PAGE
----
You don’t need to be an expert to develop WHS Policies and Procedures (although, it certainly helps).  Small business owners or managers often write their own, due to the financial barrier of either employing a Safety Advisor or Consultant. To write you own procedures, you can start by looking at what your competitors are doing and seeing what methods they’re using.

WHS Policies and ProceduresIf you have a warehouse, you also can research best practices for warehouse management. You could also research industry standards so that you know what methods are considered best practices. Once you’ve got an idea of what you need to do, you can put together a list of job instructions for employees.

Standard Operating Procedures (SOPs)

Standard Operating Procedures outline a safe way to complete a task. For example, you might need a SOP for Isolations / Lockout-Tagout:

Isolations SOPAgain, you want to look at industry standards and see what methods are being used. You can even take a look at what your competitors are doing and see if there are any similarities. If there are methods you like and think would work well in your company, you can create SOPs based on them.

Does your Company Need WHS Policies and Procedures?

WHS Policies and Procedures are vital for many companies. Whether your company needs documented policies and procedures will depend on:

  • Size of the business,
  • Hazards / risks faced by the business,
  • Operating environment, and
  • Legal requirements.

We can help with the development of WHS policies and procedures. Check out our system and procedure development services page.

Alternatively, for more information on WHS policies and procedures, visit WHSQ information page on establishing WHS policies and procedures.


Who is responsible for developing WHS policies in Australia?

The primary responsibility falls on employers and business owners, often referred to as Persons Conducting a Business or Undertaking (PCBUs), to develop and implement these policies in consultation with employees and health and safety representatives.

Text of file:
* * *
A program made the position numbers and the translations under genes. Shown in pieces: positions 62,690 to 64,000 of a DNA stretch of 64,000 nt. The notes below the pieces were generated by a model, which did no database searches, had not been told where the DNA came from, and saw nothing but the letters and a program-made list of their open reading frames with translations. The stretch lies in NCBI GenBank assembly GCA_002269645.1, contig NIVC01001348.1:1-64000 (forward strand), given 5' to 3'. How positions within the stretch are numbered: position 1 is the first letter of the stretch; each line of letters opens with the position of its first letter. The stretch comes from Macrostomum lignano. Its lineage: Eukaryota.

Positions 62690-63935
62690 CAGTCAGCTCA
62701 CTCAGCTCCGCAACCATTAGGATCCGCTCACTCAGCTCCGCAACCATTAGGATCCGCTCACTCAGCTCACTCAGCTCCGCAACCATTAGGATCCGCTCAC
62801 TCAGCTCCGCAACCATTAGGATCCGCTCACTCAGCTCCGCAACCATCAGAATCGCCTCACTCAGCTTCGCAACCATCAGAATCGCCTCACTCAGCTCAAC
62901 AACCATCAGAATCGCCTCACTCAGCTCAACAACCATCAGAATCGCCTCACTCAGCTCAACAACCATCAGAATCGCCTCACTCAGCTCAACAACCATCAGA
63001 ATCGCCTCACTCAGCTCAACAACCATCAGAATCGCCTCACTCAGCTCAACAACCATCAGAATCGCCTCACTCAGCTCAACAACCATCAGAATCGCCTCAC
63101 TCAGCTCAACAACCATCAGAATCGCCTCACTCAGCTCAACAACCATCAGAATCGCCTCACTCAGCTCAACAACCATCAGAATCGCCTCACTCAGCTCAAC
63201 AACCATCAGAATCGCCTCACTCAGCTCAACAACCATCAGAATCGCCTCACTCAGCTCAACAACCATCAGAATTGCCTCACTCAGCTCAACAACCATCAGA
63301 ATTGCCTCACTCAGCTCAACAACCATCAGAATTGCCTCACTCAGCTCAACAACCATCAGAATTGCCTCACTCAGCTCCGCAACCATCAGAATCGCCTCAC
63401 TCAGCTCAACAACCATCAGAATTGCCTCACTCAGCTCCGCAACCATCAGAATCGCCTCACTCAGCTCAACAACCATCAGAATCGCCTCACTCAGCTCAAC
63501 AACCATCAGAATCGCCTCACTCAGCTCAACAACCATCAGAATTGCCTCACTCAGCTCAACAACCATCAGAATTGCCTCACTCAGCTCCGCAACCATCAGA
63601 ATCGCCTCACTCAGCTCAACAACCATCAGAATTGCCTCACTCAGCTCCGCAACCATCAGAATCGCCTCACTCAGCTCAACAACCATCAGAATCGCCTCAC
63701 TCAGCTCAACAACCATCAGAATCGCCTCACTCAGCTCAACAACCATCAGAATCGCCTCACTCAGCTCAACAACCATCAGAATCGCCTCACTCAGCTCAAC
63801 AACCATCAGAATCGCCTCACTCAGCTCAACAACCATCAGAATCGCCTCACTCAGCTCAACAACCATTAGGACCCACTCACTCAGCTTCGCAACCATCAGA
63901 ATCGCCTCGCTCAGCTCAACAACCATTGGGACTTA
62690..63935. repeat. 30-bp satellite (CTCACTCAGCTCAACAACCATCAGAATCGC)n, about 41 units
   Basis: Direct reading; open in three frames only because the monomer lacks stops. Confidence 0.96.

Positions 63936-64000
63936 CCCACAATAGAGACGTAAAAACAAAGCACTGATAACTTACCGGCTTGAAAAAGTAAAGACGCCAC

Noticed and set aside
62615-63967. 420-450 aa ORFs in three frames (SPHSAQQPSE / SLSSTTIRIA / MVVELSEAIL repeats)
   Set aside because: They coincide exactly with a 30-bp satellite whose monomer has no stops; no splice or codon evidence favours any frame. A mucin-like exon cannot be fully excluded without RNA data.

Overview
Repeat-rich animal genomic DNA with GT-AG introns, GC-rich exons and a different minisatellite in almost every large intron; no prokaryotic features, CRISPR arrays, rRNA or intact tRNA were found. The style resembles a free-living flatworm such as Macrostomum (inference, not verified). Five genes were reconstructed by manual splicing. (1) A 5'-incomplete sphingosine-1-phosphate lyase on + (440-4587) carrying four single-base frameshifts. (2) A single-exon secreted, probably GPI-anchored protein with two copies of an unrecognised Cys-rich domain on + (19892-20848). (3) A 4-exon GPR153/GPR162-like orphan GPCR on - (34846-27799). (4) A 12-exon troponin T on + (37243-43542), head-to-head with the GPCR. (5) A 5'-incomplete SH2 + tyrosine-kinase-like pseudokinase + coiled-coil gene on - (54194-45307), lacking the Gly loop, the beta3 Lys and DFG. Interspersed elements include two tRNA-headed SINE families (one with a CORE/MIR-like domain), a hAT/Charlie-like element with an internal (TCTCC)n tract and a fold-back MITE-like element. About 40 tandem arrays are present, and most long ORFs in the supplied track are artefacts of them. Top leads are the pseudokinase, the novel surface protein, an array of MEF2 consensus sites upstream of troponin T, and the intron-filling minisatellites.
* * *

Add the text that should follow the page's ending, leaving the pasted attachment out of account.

How are WHS policies and procedures implemented?

Implementation involves clearly communicating the policies and procedures to all employees, providing necessary training, monitoring compliance, and regularly reviewing and updating the documentation as required.

How often should WHS policies and procedures be reviewed?

As a general rule, all safety documentation should be reviewed at least yearly. Some documents, e.g. Safe Work Procedures, may need more frequent reviews.

Can employees contribute to WHS policies and procedures?

Absolutely. Australian WHS legislation encourages worker participation in developing, implementing, reviewing, and improving WHS policies and procedures to ensure they are effective and practical.

Where can I find resources to help develop WHS policies and procedures?

Resources are available from Safe Work Australia, state or territory WHS regulators, industry groups, and health and safety consultants specializing in Australian workplace law.

Further Reading

What is a WHSMS (Work Health and Safety Management System)? (Spire Safety) <>

A Comprehensive Guide To Safe Work Method Statements (Spire Safety) <>